Now, I just disconnect it and leave it on my wood workbench til spring, then charge it if it needs it.
Why would it have been killed on 2 amp charge- kind of like what Mike Green is asking?
Thanks in advance!
Because two different D-tran Battery Tenders croaked two different expensive 6 volt batteries for me after leaving them connected over a long period of time.
I do use a battery tender to recharge my 6 volt bench battery, but I NEVER leave it connected for more than 24 hours and then connect my flea power maintainers.
Ron the Coilman
The old fashioned battery chargers that are designed to charge quickly and often have a 2 amp setting are not float chargers and cannot be continuously connected to a battery.
If you want to know if your float charger or battery maintainer can be safely left connected to you battery indefinitely, do this: Connect the charger to the battery (we're talking about 12 V standard lead acid batteries) and leave it until you sure the battery's fully charged. Then measure the voltage accross the battery (charger still connected) with a digital meter. It should measure very close to 13.5 to 13.6 volts (6.25 to 6.3 V for 6 volt batteries). Slightly lower to 13.3 volts is OK. Battery size makes NO differance.
I have maintained 400 and 800 amp hour battery banks on yachts for over 5 years this way and after 5 years the batteries had lost very little of their original capacity.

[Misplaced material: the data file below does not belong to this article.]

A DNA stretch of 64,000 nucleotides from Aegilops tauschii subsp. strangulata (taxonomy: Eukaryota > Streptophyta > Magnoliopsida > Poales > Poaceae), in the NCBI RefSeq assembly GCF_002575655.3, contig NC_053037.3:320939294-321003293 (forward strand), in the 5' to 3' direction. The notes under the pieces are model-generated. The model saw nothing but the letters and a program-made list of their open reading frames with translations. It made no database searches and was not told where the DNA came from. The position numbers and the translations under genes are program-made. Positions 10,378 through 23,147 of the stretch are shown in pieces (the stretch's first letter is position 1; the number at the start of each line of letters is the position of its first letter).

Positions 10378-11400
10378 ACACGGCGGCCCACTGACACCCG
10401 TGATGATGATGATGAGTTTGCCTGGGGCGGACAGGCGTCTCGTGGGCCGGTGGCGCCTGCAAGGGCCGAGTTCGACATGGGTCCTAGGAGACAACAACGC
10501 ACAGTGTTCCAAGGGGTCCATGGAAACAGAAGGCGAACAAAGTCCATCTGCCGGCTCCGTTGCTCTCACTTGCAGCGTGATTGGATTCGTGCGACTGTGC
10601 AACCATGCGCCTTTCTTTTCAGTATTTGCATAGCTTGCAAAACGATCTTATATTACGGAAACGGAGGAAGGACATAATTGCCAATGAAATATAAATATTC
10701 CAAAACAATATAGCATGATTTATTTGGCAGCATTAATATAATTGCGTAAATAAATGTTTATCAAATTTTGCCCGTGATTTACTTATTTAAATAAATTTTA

Two guaranteed ways to ruin a battery: 1.leave it sit partially discharged for a while and 2. allow the electrolyte level to fall below the top of the plates. They will also last MUCH longer if you don't discharge them much below the 50 % level.
The float voltage for a 6V battery is NOT 6.25 to 6.3 since that is even below the open circuit voltage of a battery not on a charger. I think 6.75 to 6.8 is what you meant but usually 6V batteries can go higher on float so long as the voltage is temperature compensated to go up and down with battery temperature. Without that feature and careful control to keep the battery and the charger at the same temperature, I think you would be doing your batteries more good by just charging them up all the way and then hooking them to a constant current flea powered charged to just keep the self discharge neutralized while they are parked for long periods. In that mode the long term life of the battery is maximized.
I've had batteries that lasted 10 years. When not in regular use I put on a charger for a couple hours every other month, or so, and they've performed well.
Leaving something like that connected to a battery ALL the time is asking for a call from the fire department.
I have a friend who lost half of his steel warehouse because of some electrical problem with a semi tractor.
Why tempt fate?
You old radio guys know tube cathodes or heater filaments are rated at 6.3 or 12.6 volts. That's the voltage out of a fully charged battery after the surface charge from charging is dissipated.
6.9 and 13.8 are the voltages it takes for a charger to get the battery to full charge. That takes about 50ma on the typical car battery.
A limited current charger of, say 50 ma, is safer than a constant voltage charger, because a shorted cell can entice the constant voltage charger to overcharge the remaining cells, sometimes with disastrous results.